The pharmacy is a waste since the inhabitants here [at Santa Rosa] have no respect for true medicine and medical practice.  The surgeon and I have had to tolerate much derision, scorn, and infamy from the pueblo because of the efforts of one insolent and cocky curandero to persuade [the people] of our total lack of expertise. The curandero’s disdainful opinion is supported by the natural crudeness of all the residents, resulting in great confusion and harm.  The surgeon and I even have to fight for the respect of the Señor Comandante (the fortunate bastard).  I am persuaded that around here the people are of the high opinion that the medications of the pharmacy are very harmful because they are unknown. (León y Pérez 3 February 1793)

Between Spaniards and the many native peoples fighting for control of the region, violence was omnipresent. However, for all involved, survival required careful adaptation and blending of material practices—from horsemanship to healing herbs. Missionaries and frontier militias alike selectively adopted native modes of survival and warfare in such hostile environments. Although Spanish colonialism writ large relied on clear distinctions between Christian and other, the borderlands would not brook such comforts to the conquerors’ souls. The darlings of León y Pérez’s curriculum at the Botanical Garden⁠—true science and pure Indian wisdom⁠—never traveled far from the capital. 


The Botanical Garden in Mexico City circa 1793. Note the grid pattern of the plots, which allowed for organizing plant species according to Linnaean classification. The hall served not only as the headquarters and educational facility for the Botanical Expedition, but also as a public auditorium where teachers could “inspire the youth to botanize” and where “not only will the public enjoy the useful teachings, but also the beauty of this delicious art.”

Therefore, things did not get any better. The “cocky curandero” kept his monopoly on the esteem of the soldiers and León y Pérez’s own pedantry blinded him to the syncretic medical knowledge that surrounded him. Meanwhile, the prickly “fortunate bastard” commander forced León y Pérez to build his own facilities from adobe bricks and refused the latter’s requests for an armed escort to collect specimens among the hills. León y Pérez had to resort to following behind the troops, attempting to botanize in the wake of their pillage and destruction.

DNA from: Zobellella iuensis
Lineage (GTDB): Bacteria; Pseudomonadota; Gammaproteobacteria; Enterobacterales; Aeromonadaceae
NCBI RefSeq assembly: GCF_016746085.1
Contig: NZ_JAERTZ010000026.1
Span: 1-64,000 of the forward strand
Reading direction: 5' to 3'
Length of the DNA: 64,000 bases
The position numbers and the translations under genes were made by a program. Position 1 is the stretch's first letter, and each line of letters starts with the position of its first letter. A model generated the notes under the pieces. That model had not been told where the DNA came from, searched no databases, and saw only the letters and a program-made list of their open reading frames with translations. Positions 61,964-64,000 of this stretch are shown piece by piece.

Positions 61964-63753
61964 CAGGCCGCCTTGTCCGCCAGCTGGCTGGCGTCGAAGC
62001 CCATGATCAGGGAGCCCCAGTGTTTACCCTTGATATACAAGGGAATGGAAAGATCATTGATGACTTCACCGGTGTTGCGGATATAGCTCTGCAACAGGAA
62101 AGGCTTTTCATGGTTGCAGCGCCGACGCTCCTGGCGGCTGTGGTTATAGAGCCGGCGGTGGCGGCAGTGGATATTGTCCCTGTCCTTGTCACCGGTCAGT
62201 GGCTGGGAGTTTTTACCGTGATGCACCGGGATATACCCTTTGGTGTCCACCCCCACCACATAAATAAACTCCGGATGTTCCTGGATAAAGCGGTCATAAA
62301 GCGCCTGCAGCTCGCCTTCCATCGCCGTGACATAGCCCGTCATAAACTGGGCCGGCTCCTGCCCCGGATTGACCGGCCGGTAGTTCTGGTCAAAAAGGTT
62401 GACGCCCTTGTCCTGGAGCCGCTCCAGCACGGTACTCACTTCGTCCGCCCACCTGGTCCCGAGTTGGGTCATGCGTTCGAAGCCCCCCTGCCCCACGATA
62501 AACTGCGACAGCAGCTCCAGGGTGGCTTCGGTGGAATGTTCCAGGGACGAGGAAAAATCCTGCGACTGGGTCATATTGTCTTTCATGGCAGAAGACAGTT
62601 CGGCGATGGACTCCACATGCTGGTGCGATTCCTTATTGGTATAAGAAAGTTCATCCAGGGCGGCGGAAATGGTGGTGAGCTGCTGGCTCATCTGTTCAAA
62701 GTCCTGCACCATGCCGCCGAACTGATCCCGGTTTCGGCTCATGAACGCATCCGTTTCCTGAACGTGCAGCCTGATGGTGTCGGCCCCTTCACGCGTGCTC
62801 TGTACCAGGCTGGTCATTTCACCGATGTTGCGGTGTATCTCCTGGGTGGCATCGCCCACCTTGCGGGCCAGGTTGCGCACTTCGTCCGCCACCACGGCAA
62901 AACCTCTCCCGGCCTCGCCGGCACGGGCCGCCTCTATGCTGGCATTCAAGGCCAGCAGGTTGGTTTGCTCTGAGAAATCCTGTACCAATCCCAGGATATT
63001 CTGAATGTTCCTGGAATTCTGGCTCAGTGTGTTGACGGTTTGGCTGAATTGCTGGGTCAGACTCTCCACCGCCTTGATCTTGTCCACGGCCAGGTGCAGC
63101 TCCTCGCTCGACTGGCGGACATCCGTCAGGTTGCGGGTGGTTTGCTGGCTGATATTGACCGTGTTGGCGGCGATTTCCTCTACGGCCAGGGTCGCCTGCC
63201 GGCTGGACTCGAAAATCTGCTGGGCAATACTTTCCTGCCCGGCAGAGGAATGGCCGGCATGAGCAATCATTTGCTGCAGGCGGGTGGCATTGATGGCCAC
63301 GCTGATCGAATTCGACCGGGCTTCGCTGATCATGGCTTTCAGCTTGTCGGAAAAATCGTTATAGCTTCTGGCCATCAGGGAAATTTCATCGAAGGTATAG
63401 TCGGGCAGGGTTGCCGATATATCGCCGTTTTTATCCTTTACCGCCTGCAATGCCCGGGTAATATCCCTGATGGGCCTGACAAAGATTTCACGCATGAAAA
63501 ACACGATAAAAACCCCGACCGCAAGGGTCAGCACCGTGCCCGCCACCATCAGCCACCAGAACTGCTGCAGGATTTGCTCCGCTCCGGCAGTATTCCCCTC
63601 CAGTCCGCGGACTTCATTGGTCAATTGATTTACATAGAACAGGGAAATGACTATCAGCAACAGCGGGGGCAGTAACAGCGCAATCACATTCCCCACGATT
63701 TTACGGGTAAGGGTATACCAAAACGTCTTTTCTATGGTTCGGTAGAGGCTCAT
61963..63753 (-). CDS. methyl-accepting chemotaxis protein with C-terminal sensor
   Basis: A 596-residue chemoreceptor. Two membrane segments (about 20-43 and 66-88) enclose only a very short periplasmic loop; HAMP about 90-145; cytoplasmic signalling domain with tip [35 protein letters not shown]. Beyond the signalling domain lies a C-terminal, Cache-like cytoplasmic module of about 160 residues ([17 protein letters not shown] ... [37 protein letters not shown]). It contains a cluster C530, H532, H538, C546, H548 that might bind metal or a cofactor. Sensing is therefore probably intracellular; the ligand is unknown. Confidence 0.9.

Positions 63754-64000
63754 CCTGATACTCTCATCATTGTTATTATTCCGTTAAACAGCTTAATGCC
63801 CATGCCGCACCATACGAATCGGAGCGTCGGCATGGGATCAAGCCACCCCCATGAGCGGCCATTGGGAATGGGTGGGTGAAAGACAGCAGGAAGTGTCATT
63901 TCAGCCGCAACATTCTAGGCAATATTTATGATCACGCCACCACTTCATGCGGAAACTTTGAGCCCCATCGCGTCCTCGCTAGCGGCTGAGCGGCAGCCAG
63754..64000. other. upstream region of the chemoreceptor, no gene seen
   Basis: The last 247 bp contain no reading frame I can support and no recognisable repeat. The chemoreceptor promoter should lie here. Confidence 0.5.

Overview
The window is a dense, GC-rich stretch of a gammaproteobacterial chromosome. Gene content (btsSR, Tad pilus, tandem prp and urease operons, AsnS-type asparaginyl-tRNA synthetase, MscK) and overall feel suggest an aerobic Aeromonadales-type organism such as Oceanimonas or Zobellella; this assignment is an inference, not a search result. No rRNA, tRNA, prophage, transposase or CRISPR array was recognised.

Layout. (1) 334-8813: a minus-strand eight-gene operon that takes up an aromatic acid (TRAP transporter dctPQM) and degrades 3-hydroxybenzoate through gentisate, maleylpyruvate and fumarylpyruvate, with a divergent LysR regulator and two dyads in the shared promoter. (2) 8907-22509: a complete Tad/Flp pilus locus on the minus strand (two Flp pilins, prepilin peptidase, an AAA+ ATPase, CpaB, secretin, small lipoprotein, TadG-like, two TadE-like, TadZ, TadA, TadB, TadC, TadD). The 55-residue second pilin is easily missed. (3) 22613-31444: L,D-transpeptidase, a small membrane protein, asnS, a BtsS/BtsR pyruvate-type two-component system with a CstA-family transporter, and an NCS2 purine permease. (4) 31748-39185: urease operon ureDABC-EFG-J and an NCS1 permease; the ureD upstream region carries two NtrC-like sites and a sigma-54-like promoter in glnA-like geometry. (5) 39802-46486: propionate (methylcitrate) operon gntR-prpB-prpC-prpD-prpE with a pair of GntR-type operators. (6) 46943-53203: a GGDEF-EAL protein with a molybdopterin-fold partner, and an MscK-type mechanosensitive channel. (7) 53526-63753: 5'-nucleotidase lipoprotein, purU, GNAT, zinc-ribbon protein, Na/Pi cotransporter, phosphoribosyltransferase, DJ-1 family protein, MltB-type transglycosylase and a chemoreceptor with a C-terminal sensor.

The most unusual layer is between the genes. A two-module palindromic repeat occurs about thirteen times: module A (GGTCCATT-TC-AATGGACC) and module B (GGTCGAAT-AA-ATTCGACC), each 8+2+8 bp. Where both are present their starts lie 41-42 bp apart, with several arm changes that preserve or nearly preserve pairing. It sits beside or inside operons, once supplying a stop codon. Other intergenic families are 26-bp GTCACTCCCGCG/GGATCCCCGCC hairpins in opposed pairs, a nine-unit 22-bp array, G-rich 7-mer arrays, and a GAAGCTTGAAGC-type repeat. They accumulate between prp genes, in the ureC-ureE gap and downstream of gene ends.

The façade of the Botanical Garden’s main building.

Ignacio de León y Pérez did not rise up in revolt, yet his mission for science was a failure. Shut out from local healing networks and trapped within the fort, he learned nothing about indigenous medical practices. The weeds he scavenged he described with technical precision, but without any of the practical knowledge that the Botanical Expedition and the Botanical Garden were created to attain. His notes molded, his career floundered, and he disappeared from the historical record. 

How to cite

Thurner, Lance. “Botanizing in the Borderlands.” Environment & Society Portal, Arcadia (Autumn 2019), no. 33. Rachel Carson Center for Environment and Society.

ISSN 2199-3408
Environment & Society Portal, Arcadia

Further readings: 
  • Bleichmar, Daniela. Visible Empire: Botanical Expeditions and Visual Culture in the Hispanic Enlightenment. Chicago: University Of Chicago Press, 2012.
  • Canales Santos, Alvaro. Valle y presidio de Santa Rosa, 1590–1821. Múzquiz, Coahuila: Centro de Información de Historia Regional, 2002.
  • de León y Pérez, Ignacio. “Carta de Ignacio de León a Martín Sessé comunicando su intencion de solicitar el traslado del Valle de Santa Rosa a la Villa de la Mondova y al la del Saltillo, por razones de salud y seguridad al no pisoner de escolta para sus salidas al campo” (February 3, 1793), V, Box 1, Folder 4, Doc. 2, Real Jardín Botánico.
  • de León y Pérez, Ignacio. “Carta de Ignacio de León, correspondient del Jardín Botánico de México, a Martín Sessé solicitando una recomendación para trasladarse del valle de Santa Rosa al no poder herbolizar por falta de escolta.” (March 28, 1793), V, Box 1, Folder 4, Doc. 10, Real Jardín Botánico.
  • de León y Pérez, Ignacio. “Carta de Ignacio de León, correspondient del Jardín Botánico de México, a Martín Sessé, donde le cominica que ya tiene escolta para sus trabajos de campo y el resultado de los mismos” (April 30, 1793), V, Box 1, Folder 4, Doc.15, Real Jardín Botánico.
  • de León y Gama, Antonio. Instrucción sobre el remedio de las lagartijas nuevamente descubierto para la curación del cancro, y otras enfermedades. Mexico: Felipe de Zúñiga y Ontiveros, 1782: 3.
  • Valdés, Manuel Antonio. Gazetas de Mexico: compendio de noticias de Nueva España desde principios del año de 1784. Mexico City: por D. Felipe de Zuñiga y Ontiveros, Calle del Espíritu Santo, 1794: 704–5.